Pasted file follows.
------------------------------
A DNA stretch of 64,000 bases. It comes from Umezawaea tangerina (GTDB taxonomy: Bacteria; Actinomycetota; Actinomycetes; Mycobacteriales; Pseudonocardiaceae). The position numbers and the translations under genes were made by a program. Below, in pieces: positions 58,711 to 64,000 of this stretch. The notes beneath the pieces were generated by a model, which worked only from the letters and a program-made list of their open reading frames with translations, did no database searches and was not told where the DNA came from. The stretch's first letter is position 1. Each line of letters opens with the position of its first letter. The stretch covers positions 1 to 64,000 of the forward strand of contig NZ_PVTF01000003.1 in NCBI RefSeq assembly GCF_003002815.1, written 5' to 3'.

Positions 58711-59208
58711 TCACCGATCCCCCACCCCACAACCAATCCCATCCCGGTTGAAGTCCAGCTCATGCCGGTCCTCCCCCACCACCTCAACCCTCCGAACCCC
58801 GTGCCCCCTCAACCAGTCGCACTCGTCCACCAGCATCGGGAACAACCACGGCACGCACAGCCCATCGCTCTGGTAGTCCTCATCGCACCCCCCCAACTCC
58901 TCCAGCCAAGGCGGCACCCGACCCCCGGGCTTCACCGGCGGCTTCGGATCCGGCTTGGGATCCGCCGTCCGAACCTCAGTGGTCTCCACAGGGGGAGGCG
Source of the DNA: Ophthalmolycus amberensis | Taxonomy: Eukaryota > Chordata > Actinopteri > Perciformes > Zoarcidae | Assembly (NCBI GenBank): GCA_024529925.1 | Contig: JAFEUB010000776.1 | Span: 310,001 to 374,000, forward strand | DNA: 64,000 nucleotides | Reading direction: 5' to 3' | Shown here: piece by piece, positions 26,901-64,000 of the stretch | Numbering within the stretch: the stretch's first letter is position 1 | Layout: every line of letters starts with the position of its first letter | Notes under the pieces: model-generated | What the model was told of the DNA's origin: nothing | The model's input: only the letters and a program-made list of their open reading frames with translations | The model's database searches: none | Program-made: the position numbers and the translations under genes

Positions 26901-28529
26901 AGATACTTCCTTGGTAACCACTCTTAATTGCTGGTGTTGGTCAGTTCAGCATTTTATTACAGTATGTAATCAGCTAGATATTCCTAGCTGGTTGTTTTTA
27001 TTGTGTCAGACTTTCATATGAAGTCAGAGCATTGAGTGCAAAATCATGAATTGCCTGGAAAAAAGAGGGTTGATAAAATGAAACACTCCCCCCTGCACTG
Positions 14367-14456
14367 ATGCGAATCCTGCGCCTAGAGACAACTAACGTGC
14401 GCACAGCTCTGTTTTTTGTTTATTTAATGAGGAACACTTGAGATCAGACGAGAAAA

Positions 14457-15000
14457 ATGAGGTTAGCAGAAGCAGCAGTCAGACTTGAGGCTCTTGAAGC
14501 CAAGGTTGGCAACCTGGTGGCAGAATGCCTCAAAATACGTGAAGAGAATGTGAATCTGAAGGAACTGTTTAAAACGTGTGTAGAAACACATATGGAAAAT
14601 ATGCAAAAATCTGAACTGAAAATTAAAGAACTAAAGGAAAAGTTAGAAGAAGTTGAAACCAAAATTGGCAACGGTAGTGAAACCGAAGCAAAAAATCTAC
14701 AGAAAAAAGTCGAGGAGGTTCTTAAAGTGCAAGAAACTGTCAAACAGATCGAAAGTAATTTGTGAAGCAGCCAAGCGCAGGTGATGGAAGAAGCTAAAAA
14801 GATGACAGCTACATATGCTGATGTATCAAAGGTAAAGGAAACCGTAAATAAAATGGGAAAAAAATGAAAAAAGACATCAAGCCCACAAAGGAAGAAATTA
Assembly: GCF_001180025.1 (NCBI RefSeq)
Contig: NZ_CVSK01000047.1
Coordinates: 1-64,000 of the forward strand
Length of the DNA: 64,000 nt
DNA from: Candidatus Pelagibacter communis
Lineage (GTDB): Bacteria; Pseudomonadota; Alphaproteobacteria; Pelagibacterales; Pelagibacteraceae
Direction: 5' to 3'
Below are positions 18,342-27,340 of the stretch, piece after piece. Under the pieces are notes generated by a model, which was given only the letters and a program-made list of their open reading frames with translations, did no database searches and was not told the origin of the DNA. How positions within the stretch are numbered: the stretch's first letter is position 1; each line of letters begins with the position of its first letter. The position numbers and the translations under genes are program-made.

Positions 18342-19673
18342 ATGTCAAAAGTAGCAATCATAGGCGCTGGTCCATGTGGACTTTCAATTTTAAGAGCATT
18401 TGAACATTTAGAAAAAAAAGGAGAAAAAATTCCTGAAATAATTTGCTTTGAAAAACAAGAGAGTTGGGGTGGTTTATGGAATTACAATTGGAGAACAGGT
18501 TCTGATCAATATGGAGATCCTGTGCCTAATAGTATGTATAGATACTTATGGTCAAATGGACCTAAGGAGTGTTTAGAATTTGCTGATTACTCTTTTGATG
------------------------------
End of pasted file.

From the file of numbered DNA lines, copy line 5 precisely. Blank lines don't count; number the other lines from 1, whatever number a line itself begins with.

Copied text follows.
58901 TCCAGCCAAGGCGGCACCCGACCCCCGGGCTTCACCGGCGGCTTCGGATCCGGCTTGGGATCCGCCGTCCGAACCTCAGTGGTCTCCACAGGGGGAGGCG